Venezuela: The Economic Battle
Escalating inflation, devaluation of the local currency and falling oil prices on the world market, have marked the Venezuelan economy in recent years.
While the country's progress in the social sphere cannot be debated, unleashing the full economic potential of this South American nation, extremely rich in natural resources, remains a challenge, as it has fallen into the curse of relying on a single product: oil.
Critics of the process initiated by Hugo Chávez in 1999, attribute the failure to solve the economic problems of a country with the largest proven oil reserves in the world to the inefficiencies of the Executive, currently led by Nicolás Maduro.
However, many analysts neglect to mention the veritable economic war that the country has experienced since the arrival of Chávez to the Miraflores presidential palace, which has only intensified since his death.
To help understand the situation, Granma interviewed Alfredo Serrano Mancilla, PhD Economist, director of the Latin American Strategic Centre of Geopolitics (CELAG), and author of the book, The Economic Thought of Hugo Chávez.
What are the challenges for the Venezuelan economy?
Venezuela faces major economic challenges in this new cycle, both temporary and structurally. Since the arrival of the Bolivarian Revolution led by Chávez, Venezuela has managed to build a strong "State of the (Social) Missions", with the effective capacity to virtuously meet the basic needs and fundamental social rights of the people, completely removed from the neoliberal legacy it inherited.
This State of the Missions is nonnegotiable and irreversible. Permission is not sought from transnational capital or oil prices to maintain it. That's the big difference compared with existing welfare states in other European countries.
This socialist economic model is humanistic, social and popular, and protects people's lives and their jobs. The country has also managed to reintegrate itself into the world system with more sovereignty within a short space of time, with a clear commitment to a new Bolivarian Consensus faced with the old Washington Consensus, and also enjoys summarily positive relations in this new multipolar world.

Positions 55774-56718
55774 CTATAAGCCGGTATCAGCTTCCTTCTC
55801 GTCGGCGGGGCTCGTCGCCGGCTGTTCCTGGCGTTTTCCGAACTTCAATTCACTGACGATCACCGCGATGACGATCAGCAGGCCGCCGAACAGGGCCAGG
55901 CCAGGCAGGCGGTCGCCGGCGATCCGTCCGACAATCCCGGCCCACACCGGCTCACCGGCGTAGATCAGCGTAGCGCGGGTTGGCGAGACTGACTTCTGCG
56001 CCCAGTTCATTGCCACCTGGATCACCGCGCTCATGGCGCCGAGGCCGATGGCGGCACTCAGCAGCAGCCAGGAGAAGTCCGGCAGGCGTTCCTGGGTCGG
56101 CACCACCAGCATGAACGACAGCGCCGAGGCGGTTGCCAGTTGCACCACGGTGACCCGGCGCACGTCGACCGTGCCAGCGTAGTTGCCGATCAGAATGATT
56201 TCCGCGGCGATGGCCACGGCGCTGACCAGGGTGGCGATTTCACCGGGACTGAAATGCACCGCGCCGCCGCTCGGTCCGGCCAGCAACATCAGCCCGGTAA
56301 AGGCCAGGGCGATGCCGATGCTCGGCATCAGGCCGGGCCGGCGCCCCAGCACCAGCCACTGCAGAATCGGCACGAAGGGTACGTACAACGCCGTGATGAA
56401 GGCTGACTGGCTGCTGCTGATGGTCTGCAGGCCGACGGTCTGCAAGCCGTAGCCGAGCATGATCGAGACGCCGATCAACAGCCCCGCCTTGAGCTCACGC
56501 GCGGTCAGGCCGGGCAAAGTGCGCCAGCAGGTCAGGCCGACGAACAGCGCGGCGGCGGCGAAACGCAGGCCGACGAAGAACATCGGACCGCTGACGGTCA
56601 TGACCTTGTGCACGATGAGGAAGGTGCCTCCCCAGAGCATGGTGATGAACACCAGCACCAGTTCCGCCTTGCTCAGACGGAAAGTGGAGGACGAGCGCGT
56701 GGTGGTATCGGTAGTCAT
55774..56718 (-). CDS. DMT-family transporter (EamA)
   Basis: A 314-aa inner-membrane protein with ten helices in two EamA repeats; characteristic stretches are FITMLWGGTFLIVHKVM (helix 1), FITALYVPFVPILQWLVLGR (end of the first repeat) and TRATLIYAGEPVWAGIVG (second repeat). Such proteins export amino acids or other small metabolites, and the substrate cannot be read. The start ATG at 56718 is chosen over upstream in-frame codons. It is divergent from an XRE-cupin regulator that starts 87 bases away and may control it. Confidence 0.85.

The new Bolivarian economic model has reappropriated oil revenues at source, recovering them and putting them at the service of the social majority. And now, in the next decade - which we might call the new decade in dispute, following the victorious decade - the challenge is to manage, under the socialist model, the new oil revenues in the hands of the Venezuelan people and the state.
"This requires addressing the rentierism of the 21st century which affects Venezuela and other Latin American countries and is largely the mechanism used by an importing bourgeoisie to wage an economic war against the Venezuelan people, with inflation and artificial shortages.
That is the great challenge of the socialist economic model: to replace this social metabolism of capital which still has prominence in the functioning of the Venezuelan economy.
This can only be achieved with a new production model that promotes basic goods and other commodities in high demand by Venezuelans. Consumption patterns were democratized and now the productive apparatus needs to be democratized. This is key: to produce new goods but also with new producers and new forms of production to prevent this metabolism of capital.
This is the key to dealing with the most pressing needs at hand, but also to moving forward irreversibly on the path of structural change towards a Bolivarian socialist model of the 21st century.
Undoubtedly, it is also necessary to confront the importer challenge in terms of goods that still can not be domestically produced, by way of a public importing agency to break the market power of the importing bourgeoisie.
Can Venezuela move away from this oil dependency? How?
The objective for the moment is not to leave behind this oil dependence but rather to use oil revenues to build foundations for the long term, so as to have other forms of economically inserting the nation into the world.
It is not an easy or immediate task especially if you consider that the social debt inherited from neoliberalism required that a great deal of oil revenue be spent in order that Venezuelans could enjoy education, health, decent housing, etc.
Therefore, the first thing was to reappropriate oil revenues and devote them to the people, and the next was to find the means to depend less and less on them. Therefore, the great productive revolution is key to this task, leaving behind the subservience to the oil sector depends on this.